Word to the wise:
Ignore the people who to tell you that your baby is too old for a carrier once he or she is a toddler. (I wish I had!) As long as they don’t exceed the weight limit, don’t worry about it. Also, keep your child facing you in the carrier because, when they’re younger, they lack the neck support and get overstimulated, and, even when they’re older, you want to have them facing your chest should they fall asleep.
Another thing that is a life-saver? Leashes. People have been putting their offspring on leashes for ages because they’re faster than you’d ever imagine and keeping them out of trouble is mentally, physically, and emotionally exhausting. Consider it a way of “environment-proof” your child. (Fun note: In the 18th century, parents would put padded caps on their toddler’s heads called ‘puddings.’ It’s admittedly post-period, but I can’t say I haven’t been tempted to use one mundanely!)
ESTABLISH “HOME BASE.”
Try to create a space for your baby at events. Take your Moses basket and/or pack’n’play so he or she has a safe sleeping and playing environment that helps to cancel out the stimulation of the event. Another good idea is to pad out a wagon so they have a bed/play area on wheels at outdoor events. (I know many a Lady Mother who swears by them.)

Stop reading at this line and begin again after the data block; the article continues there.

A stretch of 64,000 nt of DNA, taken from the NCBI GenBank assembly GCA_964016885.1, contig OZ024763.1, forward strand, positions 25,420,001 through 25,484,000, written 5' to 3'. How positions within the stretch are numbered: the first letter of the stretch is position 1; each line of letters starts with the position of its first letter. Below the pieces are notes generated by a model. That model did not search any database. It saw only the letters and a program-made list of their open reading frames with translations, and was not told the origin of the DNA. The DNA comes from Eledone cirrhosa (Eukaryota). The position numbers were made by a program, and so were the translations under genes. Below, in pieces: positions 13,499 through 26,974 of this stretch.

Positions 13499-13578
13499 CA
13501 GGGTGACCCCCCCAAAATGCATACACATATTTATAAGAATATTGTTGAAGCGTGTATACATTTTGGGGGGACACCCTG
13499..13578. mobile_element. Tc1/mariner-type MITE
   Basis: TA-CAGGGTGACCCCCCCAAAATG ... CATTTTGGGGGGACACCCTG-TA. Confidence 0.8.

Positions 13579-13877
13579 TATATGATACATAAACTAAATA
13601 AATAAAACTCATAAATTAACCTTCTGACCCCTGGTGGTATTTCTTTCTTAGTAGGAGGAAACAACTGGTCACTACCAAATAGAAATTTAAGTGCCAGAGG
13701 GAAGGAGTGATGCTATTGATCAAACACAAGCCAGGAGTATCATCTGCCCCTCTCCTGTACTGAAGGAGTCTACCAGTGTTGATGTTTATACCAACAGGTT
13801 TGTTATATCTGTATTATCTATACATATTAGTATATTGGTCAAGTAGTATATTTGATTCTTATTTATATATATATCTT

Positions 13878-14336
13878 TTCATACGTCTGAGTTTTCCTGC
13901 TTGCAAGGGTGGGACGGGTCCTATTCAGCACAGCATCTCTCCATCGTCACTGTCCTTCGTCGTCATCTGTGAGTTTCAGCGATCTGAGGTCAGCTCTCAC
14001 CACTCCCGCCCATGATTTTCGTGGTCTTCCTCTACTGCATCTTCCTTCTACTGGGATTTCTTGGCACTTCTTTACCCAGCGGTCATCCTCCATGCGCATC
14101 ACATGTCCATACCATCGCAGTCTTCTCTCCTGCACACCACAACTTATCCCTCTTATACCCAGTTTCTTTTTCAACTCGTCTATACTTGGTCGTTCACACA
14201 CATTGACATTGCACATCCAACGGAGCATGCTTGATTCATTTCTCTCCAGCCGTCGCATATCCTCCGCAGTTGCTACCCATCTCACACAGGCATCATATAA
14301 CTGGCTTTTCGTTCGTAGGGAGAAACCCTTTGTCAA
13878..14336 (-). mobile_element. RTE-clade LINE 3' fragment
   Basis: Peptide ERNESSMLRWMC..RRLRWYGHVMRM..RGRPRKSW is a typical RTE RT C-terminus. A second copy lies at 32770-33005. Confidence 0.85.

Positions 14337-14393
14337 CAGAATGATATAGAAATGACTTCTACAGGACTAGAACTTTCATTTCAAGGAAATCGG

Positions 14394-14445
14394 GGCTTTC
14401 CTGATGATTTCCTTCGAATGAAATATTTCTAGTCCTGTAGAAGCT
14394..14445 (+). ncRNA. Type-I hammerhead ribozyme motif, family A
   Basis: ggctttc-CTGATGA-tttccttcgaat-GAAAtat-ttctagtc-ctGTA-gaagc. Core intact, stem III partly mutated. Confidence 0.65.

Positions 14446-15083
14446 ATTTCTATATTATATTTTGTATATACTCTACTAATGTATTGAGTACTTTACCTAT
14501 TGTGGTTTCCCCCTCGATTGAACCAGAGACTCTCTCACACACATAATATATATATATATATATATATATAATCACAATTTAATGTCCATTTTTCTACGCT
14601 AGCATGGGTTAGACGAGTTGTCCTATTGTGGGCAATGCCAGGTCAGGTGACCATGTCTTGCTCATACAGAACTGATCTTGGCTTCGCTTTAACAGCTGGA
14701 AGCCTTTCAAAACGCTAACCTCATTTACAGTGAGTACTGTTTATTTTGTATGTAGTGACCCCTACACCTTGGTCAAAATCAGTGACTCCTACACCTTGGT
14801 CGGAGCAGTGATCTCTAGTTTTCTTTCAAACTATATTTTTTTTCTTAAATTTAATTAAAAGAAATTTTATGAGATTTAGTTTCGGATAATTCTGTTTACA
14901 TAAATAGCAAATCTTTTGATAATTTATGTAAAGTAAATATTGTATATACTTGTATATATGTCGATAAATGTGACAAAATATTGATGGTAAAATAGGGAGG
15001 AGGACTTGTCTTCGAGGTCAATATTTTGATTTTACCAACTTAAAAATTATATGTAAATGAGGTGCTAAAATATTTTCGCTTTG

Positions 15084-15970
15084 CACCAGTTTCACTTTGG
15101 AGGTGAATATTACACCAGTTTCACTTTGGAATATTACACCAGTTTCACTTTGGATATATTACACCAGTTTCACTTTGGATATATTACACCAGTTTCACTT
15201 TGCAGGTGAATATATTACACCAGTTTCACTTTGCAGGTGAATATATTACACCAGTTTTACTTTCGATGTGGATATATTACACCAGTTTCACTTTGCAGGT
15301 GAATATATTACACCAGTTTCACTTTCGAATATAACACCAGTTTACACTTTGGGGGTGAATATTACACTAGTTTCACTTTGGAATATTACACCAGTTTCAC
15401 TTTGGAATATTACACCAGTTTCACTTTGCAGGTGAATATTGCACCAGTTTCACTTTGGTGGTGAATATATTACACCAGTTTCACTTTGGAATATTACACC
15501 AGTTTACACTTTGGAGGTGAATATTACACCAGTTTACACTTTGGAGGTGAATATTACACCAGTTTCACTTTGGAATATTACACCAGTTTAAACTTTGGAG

To be perfectly honest, I still find myself unable to create a space for my family at events, so I can’t say that I’ve been able to practice what I preach in this regard. This is likely due to the fact that we tend to arrive on site too late to stake out a corner for chairs, etc. Also, using a pack’n’play absolutely did not work for me with my son because he refused to spend any amount of time in it for the first eighteen months of his life. Now he can climb out of it and any other restraint system as fast as lightening. An important part of parenting in any circumstance is being able to go with the flow.